On the other hand, external influences may cause the system to vibrate. Among others, these influences include rotor blade icing or damage. These do not occur uniformly and therefore lead to rotor imbalance, which can cause the entire system to vibrate. Unfavorable wind conditions leading to excessive movements on the part of the gondola and the mast are another potential concern. The frequencies typically lie between 0.2 and 3 Hz. These vibrations have to be determined as part of vibration monitoring for a wind turbine in order to cause the control system to shut the system down if respective limit values are exceeded. 

Vibration sensors, machine safety

This is where the sensor comes into play as a safety component. The measured acceleration value is constantly compared with limit values. If these are exceeded, the internal safety relays are shut off. The two safety switching contacts, each of which consists of two individual relays connected in series, are switched in the system's safety chain. Their series connection helps ensure that the electrical circuit is safely disconnected-even in unfavorable or extreme conditions in which an individual relay would perhaps stick.

The sensor also can monitor vibration behavior over a longer period of time and ensure the vibrations do not exceed a permissible amplitude value. If the value is exceeded briefly, the system does not have to be stopped immediately. Moderate and higher vibration values, which occur temporarily, are permissible if the system's vibration values subsequently decrease again. The safety chain is interrupted only when the system vibrates extensively for too long. If the user wishes, the vibration data can be transferred to the control system to ascertain what vibrations are present in the system.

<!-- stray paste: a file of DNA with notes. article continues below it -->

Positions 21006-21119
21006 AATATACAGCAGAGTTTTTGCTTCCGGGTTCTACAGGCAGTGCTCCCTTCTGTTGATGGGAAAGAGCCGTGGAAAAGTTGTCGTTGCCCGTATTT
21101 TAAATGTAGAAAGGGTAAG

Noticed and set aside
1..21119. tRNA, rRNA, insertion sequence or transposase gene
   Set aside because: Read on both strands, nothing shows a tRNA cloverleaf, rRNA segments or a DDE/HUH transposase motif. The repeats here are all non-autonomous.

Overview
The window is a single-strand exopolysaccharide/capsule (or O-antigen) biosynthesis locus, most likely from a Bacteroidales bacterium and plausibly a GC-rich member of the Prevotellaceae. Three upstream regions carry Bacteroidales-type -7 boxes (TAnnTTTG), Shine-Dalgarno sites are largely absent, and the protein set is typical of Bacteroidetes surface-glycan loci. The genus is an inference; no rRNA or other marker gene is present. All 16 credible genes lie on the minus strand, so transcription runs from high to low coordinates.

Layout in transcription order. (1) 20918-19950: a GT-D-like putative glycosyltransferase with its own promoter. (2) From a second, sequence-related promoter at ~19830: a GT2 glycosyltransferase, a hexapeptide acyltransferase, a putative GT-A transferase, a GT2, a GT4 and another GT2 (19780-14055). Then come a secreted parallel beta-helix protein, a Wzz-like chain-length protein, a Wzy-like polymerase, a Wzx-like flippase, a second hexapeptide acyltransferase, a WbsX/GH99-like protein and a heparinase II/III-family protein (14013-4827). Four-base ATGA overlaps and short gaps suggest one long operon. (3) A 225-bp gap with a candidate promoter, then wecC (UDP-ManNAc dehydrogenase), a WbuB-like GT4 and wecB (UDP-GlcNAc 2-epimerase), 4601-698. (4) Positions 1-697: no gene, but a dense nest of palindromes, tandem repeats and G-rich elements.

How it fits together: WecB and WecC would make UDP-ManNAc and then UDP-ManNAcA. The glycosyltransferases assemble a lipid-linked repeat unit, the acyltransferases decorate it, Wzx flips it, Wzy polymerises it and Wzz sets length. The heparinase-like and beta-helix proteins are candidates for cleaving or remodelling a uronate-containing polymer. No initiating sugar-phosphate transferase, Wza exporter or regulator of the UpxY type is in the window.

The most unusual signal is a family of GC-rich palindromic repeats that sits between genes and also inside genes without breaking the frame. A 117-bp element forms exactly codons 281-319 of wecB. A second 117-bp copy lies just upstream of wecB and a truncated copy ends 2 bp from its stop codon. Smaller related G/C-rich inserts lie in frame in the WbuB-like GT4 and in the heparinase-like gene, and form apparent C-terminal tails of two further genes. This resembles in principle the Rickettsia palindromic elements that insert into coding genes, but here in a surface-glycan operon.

The configurable safety switching contacts with the respective limit value comparison always react to a filter's output main value. Another special feature is that the sensor can be set to stop the system in a specific vibration phase. This is achieved using a shut-off delay and the vibration sensor's ability to recognize the monitored vibration's zero-axis crossing. The positive zero-axis crossing is the starting point for the adjustable time if the shut-off criterion was met beforehand. Standard settings such as x- or y-axis assignment, momentary, or root mean square (RMS) value also are possible with a number of adjustable parameters. Two analog signals also are available optionally for additional value output alongside CANopen Safety.

Sometimes it is occasionally necessary to know whether the two switching contacts' relays are still operating reliably. It may be that they have not had to switch for a number of weeks or months. Despite robust relays and durable electronics, it makes sense to test them occasionally. To do this, it is possible to initialize a self-test lasting a few seconds via object 32FD. Depending on which value is transferred to this object, either switching contact 1 or 2 is tested, or both. However, the sensor remains in operational status during the test so the control system still can see all of the current vibration data.

The self-test can be used to check if the switching contacts really open, even if they are in the safety chain, so the user can check the relay status from the point of view of the vibration sensor and can read out this switching status. Incidentally, this can be done at any time, not only during the self-test. This is important so that the control system can detect which device in the safety chain was triggered. The vibration sensor helps ensure that an application is in safe hands for minimizing damage caused by interference acceleration.


Achim Albertini, TWK Elektronik. This article originally appeared in the CAN in Automation (CAN) Newsletter magazine. CiA is a CFE Media content partner. Edited by Chris Vavra, production editor, Control Engineering, CFE Media,


Key concepts

Vibration sensors are designed to examine internal and external causes of vibration and oscillation for machines.

Parameterization allows users to change the settings to meet their specific needs.

Vibration sensors also can be used as part of a safety test and can help ensure that a machine does not exceed a certain limit.

Consider this

What other factors should be considered when testing for vibration in machines?